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Irish Republic: Orange Order marched banned over violence risk

Unionists left the peace process with Irish republicans today after Northern Ireland’s Parades Commission blocked the Orange Order from marching through a republican area.

The commission said there would be an unacceptable risk of violence if the march entered the Ardoyne district of Belfast.

Orange Order marches through Ardoyne provoked riots by locals from 2009 to 2012, while unionists rioted last year in response to a decision not to allow them.

A joint statement by leaders of the Democratic Unionist Party, Ulster Unionist Party, Progressive Unionist Party and Traditional Unionist Voice said they saw “no value in continuing contact with a Parades Commission that does not listen and is immune to reason.”

But they urged their supporters to confine themselves to peaceful protests about the ban.

Social Democratic and Labour Party AM Alban Maginness welcomed a “sensible decision” by the commission, while Northern Ireland Deputy First Minister Martin McGuinness of Sinn Fein said unionists needed to “show leadership” by accepting the ruling and upholding the rule of law.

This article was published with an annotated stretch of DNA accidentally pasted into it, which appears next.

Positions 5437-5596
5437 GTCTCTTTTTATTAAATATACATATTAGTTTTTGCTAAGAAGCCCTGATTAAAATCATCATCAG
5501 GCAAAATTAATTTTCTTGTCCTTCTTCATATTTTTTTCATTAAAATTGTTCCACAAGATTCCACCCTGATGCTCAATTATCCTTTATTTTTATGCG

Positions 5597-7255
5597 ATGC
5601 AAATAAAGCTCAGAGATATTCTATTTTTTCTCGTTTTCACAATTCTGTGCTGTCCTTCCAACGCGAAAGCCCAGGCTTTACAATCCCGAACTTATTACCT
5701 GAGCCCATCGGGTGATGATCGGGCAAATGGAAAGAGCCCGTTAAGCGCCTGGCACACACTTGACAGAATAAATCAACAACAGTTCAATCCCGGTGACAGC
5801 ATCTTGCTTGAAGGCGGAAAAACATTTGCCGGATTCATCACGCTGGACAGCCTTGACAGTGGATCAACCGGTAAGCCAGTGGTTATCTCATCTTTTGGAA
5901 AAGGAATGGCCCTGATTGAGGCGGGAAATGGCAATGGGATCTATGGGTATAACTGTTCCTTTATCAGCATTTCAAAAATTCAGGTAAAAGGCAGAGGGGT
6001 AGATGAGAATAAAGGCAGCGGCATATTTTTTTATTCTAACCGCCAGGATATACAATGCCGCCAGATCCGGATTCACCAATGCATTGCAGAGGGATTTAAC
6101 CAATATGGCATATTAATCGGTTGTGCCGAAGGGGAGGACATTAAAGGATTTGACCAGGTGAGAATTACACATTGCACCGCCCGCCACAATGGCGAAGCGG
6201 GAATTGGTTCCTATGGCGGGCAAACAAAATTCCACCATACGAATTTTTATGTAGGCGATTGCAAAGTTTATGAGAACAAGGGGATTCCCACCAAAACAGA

nProtests were also held outside the BBC’s Broadcasting House in Belfast yesterday over the publicly funded corporation’s decision to interview a Ku Klux Klan member on Wednesday’s Good Morning Ulster programme.

Belfast Trades Council and the Irish Congress of Trade Unions Youth said the BBC’s decision beggars belief.

“The KKK are renowned for lynching people because of the colour of their skin. There can be no justification for these racist, divisive, reactionary beliefs nor should they be given the oxygen of publicity by the largest broadcaster on these islands,” they said.


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